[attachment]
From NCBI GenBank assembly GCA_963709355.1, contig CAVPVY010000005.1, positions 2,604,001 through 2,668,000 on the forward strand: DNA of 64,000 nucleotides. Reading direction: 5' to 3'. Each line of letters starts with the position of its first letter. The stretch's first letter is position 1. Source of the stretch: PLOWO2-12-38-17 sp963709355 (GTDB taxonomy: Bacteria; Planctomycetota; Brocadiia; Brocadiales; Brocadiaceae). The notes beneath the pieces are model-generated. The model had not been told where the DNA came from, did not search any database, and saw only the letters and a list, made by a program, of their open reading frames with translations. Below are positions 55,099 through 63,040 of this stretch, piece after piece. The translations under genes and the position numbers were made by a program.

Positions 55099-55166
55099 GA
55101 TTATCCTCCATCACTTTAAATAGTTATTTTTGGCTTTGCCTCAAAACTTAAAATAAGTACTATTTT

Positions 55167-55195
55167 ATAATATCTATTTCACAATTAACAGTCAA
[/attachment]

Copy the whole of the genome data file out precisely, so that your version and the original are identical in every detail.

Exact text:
From NCBI GenBank assembly GCA_963709355.1, contig CAVPVY010000005.1, positions 2,604,001 through 2,668,000 on the forward strand: DNA of 64,000 nucleotides. Reading direction: 5' to 3'. Each line of letters starts with the position of its first letter. The stretch's first letter is position 1. Source of the stretch: PLOWO2-12-38-17 sp963709355 (GTDB taxonomy: Bacteria; Planctomycetota; Brocadiia; Brocadiales; Brocadiaceae). The notes beneath the pieces are model-generated. The model had not been told where the DNA came from, did not search any database, and saw only the letters and a list, made by a program, of their open reading frames with translations. Below are positions 55,099 through 63,040 of this stretch, piece after piece. The translations under genes and the position numbers were made by a program.

Positions 55099-55166
55099 GA
55101 TTATCCTCCATCACTTTAAATAGTTATTTTTGGCTTTGCCTCAAAACTTAAAATAAGTACTATTTT

Positions 55167-55195
55167 ATAATATCTATTTCACAATTAACAGTCAA